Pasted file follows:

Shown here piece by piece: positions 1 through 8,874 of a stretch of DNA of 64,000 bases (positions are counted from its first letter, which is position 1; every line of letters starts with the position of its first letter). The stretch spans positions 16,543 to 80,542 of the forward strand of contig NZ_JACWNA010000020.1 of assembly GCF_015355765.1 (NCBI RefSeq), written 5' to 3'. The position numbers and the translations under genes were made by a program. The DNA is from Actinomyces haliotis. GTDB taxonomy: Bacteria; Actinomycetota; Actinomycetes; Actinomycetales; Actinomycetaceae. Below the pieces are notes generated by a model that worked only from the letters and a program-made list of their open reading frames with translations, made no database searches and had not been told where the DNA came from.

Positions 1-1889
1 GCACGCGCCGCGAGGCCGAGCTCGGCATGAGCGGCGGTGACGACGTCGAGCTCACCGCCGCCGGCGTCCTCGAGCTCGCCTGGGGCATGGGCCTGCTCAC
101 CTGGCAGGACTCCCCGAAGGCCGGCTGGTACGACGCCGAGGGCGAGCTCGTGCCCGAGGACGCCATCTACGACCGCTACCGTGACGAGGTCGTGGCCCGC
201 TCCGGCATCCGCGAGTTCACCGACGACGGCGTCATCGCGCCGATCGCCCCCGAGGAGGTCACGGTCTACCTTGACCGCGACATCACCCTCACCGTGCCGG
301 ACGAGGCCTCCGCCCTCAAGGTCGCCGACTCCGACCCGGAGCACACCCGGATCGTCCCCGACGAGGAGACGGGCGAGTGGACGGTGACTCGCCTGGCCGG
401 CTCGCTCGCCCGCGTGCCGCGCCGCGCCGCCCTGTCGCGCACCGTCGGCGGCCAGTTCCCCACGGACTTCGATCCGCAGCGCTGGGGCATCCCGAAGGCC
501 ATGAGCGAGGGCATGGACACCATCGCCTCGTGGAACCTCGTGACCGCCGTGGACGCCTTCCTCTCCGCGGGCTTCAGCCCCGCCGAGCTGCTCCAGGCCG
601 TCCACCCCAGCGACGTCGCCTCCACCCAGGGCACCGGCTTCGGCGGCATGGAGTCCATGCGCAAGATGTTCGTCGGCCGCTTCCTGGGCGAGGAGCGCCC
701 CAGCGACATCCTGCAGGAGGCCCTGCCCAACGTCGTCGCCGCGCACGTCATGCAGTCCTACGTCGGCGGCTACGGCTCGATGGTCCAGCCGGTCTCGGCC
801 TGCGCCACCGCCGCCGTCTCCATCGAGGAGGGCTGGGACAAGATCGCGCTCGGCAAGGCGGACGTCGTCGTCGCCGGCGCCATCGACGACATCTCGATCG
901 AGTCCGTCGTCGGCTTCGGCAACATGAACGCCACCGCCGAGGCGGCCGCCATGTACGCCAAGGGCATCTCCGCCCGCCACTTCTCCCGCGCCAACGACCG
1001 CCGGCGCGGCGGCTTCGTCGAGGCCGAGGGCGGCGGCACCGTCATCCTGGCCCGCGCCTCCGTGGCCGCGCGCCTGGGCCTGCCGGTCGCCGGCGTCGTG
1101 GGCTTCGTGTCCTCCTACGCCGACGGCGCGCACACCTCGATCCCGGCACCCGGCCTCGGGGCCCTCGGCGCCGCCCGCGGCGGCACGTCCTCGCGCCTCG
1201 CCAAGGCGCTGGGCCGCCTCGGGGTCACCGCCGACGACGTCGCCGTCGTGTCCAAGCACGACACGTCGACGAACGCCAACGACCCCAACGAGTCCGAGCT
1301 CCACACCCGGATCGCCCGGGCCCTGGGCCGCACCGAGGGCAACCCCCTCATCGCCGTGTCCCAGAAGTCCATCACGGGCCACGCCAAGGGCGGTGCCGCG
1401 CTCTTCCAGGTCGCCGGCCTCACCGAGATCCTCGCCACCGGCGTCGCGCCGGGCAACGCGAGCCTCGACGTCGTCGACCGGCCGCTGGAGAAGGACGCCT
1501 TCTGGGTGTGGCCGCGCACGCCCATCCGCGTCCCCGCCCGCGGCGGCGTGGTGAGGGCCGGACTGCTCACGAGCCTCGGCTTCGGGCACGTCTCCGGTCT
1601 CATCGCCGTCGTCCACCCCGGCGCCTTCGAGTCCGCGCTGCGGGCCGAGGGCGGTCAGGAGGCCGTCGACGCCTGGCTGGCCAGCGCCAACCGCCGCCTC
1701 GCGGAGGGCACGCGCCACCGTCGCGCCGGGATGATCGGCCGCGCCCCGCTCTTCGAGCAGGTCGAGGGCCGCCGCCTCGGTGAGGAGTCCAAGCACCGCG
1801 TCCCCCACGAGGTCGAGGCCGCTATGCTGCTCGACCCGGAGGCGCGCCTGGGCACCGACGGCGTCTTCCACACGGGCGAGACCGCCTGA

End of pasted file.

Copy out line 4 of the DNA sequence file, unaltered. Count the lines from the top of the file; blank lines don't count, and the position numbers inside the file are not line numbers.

101 CTGGCAGGACTCCCCGAAGGCCGGCTGGTACGACGCCGAGGGCGAGCTCGTGCCCGAGGACGCCATCTACGACCGCTACCGTGACGAGGTCGTGGCCCGC